Do you also keep checking your cell phone in every five minutes for news, information or maybe an occasional phone call? If yes, then you may need to take a break, as researchers have found an imbalance in the brain chemistry of teenagers addicted to smartphones and internet.
According to a recent Pew Research Centre study, 46 per cent of Americans say they could not live without their smartphones.
Researchers from the Korea University in Seoul, South Korea used magnetic resonance spectroscopy (MRS) to gain unique insight into the brains of smartphone - and internet - addicted teenagers. MRS is a type of MRI that measures the brain's chemical composition.
The team analysed 19 young people (mean age 15.5, nine males) diagnosed with internet or smartphone addiction.
12 of the addicted youth received nine weeks of cognitive behavioural therapy, modified from a cognitive therapy programme for gaming addiction.
"The higher the score, the more severe the addiction," said researcher Hyung Suk Seo.
The results indicated that the addicted teenagers had significantly higher scores in depression, anxiety, insomnia severity and impulsivity.
The researchers performed MRS exams on the addicted youth prior to and following behavioural therapy and a single MRS study on the control patients to measure levels of gamma aminobutyric acid, or GABA, a neurotransmitter in the brain that inhibits or slows down brain signals, and glutamate-glutamine (Glx), a neurotransmitter that causes neurons to become more electrically excited.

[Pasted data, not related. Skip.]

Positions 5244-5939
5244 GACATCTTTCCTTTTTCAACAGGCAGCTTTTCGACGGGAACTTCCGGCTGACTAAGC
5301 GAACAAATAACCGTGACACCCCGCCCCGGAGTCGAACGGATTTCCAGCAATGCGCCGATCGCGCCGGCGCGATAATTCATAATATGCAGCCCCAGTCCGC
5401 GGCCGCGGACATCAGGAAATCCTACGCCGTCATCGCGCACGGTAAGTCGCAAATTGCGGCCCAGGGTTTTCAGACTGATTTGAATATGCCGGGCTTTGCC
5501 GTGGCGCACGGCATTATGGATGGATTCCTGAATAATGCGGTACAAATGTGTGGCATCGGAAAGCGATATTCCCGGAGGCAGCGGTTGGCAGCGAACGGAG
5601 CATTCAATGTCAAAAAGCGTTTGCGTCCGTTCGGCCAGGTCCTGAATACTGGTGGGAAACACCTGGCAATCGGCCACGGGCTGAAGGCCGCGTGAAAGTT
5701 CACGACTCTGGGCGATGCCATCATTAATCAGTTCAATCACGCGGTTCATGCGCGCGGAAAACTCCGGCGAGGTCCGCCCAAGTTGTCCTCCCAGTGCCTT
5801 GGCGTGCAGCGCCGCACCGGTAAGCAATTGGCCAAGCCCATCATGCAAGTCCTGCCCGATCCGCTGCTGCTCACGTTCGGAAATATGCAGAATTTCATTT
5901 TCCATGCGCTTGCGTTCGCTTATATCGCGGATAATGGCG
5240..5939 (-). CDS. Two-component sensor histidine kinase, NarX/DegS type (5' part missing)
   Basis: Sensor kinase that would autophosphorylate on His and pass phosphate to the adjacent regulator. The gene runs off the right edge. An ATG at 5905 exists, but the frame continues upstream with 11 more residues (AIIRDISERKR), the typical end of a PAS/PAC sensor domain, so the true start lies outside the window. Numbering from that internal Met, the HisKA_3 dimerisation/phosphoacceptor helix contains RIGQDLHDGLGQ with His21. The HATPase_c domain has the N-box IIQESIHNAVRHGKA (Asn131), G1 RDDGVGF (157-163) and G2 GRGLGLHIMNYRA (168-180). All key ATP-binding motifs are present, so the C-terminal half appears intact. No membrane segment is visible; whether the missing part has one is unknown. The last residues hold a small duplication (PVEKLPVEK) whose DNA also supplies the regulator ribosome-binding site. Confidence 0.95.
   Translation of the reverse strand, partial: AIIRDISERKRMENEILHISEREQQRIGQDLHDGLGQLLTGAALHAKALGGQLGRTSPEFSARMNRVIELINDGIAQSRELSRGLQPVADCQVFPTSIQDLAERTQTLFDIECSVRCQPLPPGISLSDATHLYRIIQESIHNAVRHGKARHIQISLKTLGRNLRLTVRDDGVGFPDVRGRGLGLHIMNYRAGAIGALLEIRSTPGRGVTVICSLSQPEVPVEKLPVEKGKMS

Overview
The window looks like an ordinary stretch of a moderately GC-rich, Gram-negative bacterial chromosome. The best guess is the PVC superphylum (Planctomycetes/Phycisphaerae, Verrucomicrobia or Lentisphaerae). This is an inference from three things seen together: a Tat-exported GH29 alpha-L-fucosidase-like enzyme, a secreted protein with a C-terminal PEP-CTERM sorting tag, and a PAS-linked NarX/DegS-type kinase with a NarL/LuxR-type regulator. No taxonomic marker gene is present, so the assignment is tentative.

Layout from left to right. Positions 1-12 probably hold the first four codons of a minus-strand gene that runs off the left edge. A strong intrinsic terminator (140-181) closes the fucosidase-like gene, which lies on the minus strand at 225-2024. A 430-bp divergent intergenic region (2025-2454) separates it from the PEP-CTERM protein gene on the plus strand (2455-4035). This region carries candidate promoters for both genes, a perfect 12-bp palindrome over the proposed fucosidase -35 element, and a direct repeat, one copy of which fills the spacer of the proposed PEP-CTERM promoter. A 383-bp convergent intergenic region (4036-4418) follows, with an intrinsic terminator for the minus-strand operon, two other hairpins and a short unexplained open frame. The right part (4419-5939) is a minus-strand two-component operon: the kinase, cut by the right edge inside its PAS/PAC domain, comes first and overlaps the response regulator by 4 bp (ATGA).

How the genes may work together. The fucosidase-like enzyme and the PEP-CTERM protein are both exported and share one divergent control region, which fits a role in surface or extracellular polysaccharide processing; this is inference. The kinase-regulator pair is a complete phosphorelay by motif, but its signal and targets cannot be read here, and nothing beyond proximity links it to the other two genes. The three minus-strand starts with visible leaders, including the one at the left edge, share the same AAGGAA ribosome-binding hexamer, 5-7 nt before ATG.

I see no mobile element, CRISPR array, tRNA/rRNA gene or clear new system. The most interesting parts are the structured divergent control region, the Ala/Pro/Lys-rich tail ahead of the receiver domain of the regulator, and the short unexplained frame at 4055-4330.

The results revealed that the ratio of GABA to Glx was significantly increased in the anterior cingulate cortex of smartphone - and internet - addicted youth prior to therapy.
Having too much GABA can result in a number of side effects, including drowsiness and anxiety.
"The increased GABA levels and disrupted balance between GABA and glutamate in the anterior cingulate cortex may contribute to our understanding the pathophysiology of and treatment for addictions," Seo noted.
The research is presented today at the annual meeting of the Radiological Society of North America (RSNA).